Boolean Operators

Unlike languages like JavaScript, Sass uses words rather than symbols for its boolean operators.

  • not <expression> returns the opposite of the expression’s value: it turns true into false and false into true.
  • <expression> and <expression> returns true if both expressions’ values are true, and false if either is false.
  • <expression> or <expression> returns true if either expression’s value is true, and false if both are false.

SCSS Syntax

@debug not true; // false
@debug not false; // true

@debug true and true; // true
@debug true and false; // false

@debug true or false; // true
@debug false or false; // false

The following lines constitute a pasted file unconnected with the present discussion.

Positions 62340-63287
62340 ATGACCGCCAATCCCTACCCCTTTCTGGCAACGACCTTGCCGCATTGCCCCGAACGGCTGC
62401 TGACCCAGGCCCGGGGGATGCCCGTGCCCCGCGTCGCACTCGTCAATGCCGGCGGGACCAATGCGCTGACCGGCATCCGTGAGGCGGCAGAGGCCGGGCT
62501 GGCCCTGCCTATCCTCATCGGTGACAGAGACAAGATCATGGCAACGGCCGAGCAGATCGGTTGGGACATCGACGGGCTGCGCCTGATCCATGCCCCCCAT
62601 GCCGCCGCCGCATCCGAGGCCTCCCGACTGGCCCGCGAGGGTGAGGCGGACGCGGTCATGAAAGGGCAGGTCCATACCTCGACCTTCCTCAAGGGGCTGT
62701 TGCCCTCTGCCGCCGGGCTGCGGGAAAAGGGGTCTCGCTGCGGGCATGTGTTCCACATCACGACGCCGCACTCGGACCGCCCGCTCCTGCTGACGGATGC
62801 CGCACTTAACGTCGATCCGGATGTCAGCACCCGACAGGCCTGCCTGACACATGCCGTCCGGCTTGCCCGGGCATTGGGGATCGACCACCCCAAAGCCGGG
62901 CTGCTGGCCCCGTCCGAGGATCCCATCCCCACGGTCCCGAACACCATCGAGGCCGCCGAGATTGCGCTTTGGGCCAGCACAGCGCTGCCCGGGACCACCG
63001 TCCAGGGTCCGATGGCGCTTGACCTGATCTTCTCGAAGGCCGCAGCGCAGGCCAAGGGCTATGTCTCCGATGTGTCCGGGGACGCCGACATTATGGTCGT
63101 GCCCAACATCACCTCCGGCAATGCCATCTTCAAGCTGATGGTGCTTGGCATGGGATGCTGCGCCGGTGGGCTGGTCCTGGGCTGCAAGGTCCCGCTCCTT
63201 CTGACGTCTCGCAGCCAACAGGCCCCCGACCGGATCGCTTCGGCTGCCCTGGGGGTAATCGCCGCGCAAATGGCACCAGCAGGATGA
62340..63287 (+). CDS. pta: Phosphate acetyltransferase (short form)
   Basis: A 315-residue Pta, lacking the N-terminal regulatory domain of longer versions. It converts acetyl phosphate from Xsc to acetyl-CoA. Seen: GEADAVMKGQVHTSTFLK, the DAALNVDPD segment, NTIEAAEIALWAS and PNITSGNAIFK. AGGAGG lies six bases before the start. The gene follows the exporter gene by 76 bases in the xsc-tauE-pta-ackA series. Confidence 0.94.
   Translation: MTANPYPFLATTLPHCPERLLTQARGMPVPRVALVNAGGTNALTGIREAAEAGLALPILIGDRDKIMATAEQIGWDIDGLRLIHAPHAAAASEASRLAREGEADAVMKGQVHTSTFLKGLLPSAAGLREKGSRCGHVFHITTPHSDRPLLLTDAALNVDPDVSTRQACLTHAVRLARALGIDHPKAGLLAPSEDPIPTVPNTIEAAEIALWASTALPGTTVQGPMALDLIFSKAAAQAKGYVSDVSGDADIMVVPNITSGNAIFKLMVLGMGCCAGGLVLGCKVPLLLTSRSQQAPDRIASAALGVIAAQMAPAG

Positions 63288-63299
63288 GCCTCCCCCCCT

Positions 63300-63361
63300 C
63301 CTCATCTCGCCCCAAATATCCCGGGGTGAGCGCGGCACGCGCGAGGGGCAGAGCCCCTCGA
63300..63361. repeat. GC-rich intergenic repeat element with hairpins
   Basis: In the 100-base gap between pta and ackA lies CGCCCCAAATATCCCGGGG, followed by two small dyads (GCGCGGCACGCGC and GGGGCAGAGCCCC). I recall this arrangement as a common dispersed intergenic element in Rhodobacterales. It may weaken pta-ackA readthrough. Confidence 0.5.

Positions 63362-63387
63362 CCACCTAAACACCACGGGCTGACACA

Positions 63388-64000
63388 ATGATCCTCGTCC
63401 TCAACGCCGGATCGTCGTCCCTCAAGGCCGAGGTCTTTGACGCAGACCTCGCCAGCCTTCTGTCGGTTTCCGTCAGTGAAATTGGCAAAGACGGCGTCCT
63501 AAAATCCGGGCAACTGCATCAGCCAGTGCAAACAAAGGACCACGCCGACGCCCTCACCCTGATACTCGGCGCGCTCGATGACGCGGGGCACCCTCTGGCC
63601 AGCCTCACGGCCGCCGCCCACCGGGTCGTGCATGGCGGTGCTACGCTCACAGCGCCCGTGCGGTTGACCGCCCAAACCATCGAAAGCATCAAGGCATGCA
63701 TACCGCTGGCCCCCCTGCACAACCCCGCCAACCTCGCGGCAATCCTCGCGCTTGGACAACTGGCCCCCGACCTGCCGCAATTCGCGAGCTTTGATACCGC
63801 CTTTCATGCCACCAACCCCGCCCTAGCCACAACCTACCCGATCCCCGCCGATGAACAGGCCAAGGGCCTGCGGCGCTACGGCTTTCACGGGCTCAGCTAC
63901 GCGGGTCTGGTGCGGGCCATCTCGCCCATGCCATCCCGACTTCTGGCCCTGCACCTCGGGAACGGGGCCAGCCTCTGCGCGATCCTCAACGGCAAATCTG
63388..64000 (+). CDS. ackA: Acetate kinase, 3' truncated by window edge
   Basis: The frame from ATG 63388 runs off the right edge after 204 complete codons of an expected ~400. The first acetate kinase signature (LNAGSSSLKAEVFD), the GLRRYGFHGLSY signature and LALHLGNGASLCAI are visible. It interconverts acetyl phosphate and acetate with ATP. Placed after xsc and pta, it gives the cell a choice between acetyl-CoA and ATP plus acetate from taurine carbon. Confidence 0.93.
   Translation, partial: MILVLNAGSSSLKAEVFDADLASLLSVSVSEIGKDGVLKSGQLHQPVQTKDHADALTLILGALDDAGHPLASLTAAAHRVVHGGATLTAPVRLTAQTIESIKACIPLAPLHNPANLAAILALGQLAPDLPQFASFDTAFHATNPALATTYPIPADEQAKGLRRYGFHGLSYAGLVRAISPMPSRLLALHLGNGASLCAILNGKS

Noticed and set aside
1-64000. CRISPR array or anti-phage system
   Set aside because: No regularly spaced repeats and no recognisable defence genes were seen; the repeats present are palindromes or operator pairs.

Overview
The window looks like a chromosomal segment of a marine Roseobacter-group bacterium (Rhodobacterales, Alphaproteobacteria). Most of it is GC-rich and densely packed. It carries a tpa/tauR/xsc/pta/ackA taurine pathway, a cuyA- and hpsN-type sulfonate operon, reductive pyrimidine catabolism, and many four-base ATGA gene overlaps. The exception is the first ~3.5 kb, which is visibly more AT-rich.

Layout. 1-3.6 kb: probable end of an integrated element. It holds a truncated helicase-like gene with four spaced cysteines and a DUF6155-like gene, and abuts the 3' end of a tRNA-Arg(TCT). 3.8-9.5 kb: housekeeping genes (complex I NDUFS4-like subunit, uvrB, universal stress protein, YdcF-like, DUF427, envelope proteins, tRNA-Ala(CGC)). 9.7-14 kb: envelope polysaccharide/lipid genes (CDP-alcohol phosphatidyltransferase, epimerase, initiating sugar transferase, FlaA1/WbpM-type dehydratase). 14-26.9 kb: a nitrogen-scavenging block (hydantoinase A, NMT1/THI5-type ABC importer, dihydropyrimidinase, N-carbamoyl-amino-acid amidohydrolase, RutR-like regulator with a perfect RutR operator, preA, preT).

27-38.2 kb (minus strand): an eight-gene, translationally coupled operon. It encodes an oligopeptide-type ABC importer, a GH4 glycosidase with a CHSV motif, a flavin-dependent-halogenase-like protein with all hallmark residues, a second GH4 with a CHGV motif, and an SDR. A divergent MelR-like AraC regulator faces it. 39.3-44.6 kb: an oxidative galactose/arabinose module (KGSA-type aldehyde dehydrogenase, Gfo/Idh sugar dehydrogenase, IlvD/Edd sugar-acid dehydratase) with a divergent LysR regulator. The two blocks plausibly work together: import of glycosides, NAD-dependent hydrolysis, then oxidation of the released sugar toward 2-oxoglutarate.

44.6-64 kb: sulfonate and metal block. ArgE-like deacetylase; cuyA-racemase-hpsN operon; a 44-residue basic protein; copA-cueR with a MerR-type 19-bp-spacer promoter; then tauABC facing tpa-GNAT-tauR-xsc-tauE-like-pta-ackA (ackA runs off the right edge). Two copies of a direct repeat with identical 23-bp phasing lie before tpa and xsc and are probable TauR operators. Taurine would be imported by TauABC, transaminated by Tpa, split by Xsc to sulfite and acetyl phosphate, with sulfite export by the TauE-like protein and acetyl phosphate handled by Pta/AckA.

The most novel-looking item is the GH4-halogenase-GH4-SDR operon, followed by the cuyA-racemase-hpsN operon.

Sass Syntax

@debug not true  // false
@debug not false  // true

@debug true and true  // true
@debug true and false  // false

@debug true or false  // true
@debug false or false  // false

Truthiness and FalsinessTruthiness and Falsiness permalink

Anywhere true or false are allowed, you can use other values as well. The values false and null are falsey, which means Sass considers them to indicate falsehood and cause conditions to fail. Every other value is considered truthy, so Sass considers them to work like true and cause conditions to succeed.

For example, if you want to check if a string contains a space, you can just write string.index($string, " "). The string.index() function returns null if the string isn’t found and a number otherwise.

⚠️ Heads up!

Some languages consider more values falsey than just false and null. Sass isn’t one of those languages! Empty strings, empty lists, and the number 0 are all truthy in Sass.